Soccer behaviour concerns referee | Photos

A Bendigo soccer referee says some Shepparton-based clubs need to curb the on and off-field aggression that has flared at times during the Bendigo Amateur Soccer League.

Adrian Richardson said the league’s four new clubs – Shepparton, Shepparton United, Shepparton South and Tatura – had improved the footballing standard of BASL this year, but behaviour must improve in the interest of player and spectator safety.

“The Shepparton guys need to understand that we're not out there to fight - we're out there to play a game,” he said. 

“The behaviour of certain fans and players needs to improve. On and off-field aggression can cause injury to players and spectators.”

Richardson, who has refereed a mixture of senior and reserve games this season, said there had been a “huge increase” in red cards this season, which wasn’t due to a change in refereeing directives.

According to BASL’s fixed penalty notice register, 33 of the 74 suspensions across all playing grades this year came from violent conduct, abusive language or spitting. 

DISCIPLINE: Two red and four yellow cards were brandished by referee Elias Andrews  during a fiery encounter at Truscott Reserve on Sunday. Picture: NONI HYETT

DISCIPLINE: Two red and four yellow cards were brandished by referee Elias Andrews during a fiery encounter at Truscott Reserve on Sunday. Picture: NONI HYETT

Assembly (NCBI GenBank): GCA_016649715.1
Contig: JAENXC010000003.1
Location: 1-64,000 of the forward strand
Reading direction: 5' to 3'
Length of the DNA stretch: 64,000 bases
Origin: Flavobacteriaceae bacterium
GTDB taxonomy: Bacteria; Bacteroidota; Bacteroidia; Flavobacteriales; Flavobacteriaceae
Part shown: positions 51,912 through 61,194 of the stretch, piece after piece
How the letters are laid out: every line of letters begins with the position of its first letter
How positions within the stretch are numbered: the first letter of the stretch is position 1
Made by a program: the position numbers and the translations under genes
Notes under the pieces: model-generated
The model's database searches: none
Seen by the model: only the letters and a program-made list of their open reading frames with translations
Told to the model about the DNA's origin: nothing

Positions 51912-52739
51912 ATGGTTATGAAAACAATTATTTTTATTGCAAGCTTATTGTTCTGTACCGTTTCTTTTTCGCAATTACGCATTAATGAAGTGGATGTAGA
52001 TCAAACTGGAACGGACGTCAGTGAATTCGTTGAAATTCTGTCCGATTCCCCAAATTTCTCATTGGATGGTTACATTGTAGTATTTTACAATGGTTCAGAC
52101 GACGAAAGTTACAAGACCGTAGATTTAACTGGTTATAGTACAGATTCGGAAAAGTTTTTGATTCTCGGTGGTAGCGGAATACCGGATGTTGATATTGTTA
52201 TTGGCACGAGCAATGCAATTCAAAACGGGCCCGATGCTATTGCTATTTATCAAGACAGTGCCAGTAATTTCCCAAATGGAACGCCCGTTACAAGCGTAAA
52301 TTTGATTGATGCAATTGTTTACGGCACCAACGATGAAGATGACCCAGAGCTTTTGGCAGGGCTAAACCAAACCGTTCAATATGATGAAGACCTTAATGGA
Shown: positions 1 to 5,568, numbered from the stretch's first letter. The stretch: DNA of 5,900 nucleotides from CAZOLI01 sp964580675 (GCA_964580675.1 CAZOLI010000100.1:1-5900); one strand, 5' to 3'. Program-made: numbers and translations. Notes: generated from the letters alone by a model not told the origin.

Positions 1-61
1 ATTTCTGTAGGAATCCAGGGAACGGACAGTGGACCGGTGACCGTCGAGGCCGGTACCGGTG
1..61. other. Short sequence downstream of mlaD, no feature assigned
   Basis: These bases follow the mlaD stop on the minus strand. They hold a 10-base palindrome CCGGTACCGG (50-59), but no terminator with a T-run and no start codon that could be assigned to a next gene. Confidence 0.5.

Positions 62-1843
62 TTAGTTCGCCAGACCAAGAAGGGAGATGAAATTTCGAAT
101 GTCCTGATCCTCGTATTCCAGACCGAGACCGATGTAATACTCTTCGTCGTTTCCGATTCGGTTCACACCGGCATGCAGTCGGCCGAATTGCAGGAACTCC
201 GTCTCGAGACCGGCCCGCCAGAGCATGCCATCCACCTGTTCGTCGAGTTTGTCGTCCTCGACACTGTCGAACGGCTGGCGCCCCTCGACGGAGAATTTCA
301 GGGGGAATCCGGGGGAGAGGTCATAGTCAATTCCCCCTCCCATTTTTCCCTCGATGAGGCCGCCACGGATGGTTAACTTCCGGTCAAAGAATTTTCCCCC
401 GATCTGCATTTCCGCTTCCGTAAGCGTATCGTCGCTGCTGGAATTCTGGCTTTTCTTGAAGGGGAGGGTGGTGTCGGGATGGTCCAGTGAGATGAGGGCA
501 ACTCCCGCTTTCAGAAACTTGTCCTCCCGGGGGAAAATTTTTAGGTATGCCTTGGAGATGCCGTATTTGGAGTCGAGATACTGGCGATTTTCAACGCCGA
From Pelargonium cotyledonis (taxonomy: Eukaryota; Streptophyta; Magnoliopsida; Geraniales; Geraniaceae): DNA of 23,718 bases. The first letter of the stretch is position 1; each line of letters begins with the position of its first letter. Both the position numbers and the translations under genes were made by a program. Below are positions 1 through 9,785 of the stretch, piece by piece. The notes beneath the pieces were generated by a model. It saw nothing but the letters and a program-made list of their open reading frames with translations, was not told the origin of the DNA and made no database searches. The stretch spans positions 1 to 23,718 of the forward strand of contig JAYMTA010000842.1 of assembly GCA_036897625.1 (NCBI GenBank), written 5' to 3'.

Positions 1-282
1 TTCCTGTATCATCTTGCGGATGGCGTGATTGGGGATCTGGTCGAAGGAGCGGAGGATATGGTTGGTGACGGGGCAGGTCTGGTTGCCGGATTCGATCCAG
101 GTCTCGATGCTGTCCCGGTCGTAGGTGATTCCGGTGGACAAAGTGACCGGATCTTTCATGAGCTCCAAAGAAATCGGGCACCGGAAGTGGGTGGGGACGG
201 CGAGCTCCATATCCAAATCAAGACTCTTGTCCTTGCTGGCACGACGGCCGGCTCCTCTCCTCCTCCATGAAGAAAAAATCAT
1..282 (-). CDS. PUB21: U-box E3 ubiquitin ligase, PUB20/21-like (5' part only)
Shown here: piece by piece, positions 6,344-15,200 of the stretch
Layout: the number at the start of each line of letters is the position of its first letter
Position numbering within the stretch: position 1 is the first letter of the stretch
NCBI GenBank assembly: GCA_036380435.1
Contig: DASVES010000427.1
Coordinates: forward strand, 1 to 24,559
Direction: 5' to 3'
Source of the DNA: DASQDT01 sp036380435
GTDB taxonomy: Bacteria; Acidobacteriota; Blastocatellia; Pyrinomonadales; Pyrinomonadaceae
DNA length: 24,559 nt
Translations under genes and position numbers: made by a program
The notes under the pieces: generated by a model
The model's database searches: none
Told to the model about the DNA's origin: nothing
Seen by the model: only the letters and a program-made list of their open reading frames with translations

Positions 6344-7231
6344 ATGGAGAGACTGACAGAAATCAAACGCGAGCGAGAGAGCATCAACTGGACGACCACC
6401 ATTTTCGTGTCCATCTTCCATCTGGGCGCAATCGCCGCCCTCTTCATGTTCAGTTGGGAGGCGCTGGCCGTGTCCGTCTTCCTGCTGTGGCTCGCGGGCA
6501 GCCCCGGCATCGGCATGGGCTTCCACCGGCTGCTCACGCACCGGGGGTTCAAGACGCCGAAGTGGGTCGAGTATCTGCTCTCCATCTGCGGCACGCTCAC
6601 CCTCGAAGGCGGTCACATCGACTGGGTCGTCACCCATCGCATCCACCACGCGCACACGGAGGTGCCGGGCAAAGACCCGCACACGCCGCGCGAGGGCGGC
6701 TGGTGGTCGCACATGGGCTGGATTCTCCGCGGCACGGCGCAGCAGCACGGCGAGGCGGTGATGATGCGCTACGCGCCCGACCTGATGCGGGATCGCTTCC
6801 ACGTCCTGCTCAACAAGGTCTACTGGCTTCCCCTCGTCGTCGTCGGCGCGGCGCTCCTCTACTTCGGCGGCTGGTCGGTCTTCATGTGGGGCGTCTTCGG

Of those 33 suspensions, 48 per cent were received by Shepparton-based players.

There are four Shepparton sides in a BASL league of 12 teams.

And 36 per cent of the mentioned suspensions – 12 – came during youth or women fixtures, which comprised a mix of Bendigo and Shepparton-based clubs.

“As far as the referees are concerned we can discipline and much as we can but it gets to a point where the club need to discipline its players,” Richardson said.

Shepparton South president Gino Cirillo said the players weren’t the problem, more a couple of sides “with ordinary supporters”.

“The clubs that have got the problem need to weed out these spectators,” he said.

Aside from a few issues, the standard of the league had impressed Cirillo, who suggested his club had a good rapport with all the Bendigo-based clubs.

Shepparton United president Mark Georgiou said most games had been played in a competitive spirit, and some clubs “were still getting used to one another”.

He said all clubs would meet with the BASL to conduct an end-of-season review to consider areas for improvement.

The president of Tatura, a team involved 20-person brawl with Shepparton United in May, said apart from that isolated incident, crowd and player behaviour had been good.

Mimmo Lia said some clubs’ fans didn’t agree with the mantra ‘what happens on the field stays on the field’. 

“Some people don’t see it that way,” he said.

Their comments follow a series of ugly off-field incidents during a senior preliminary final between Eaglehawk and Shepparton United on Sunday.  

Allegations of threats of violence, abusive language and spitting from rival fans prompted some spectators, including children, to watch the game from the safety of the clubrooms.

The BASL entered a three-year trial period with four Shepparton-based clubs – Shepparton, Shepparton United, Shepparton South and Tatura –  that joined the league this year.

But the league does have an option to pull the pin on the deal at the end of 2017. 

The Bendigo Advertiser contacted Football Federation Victoria’s Bendigo referee branch, BASL and Shepparton for comment.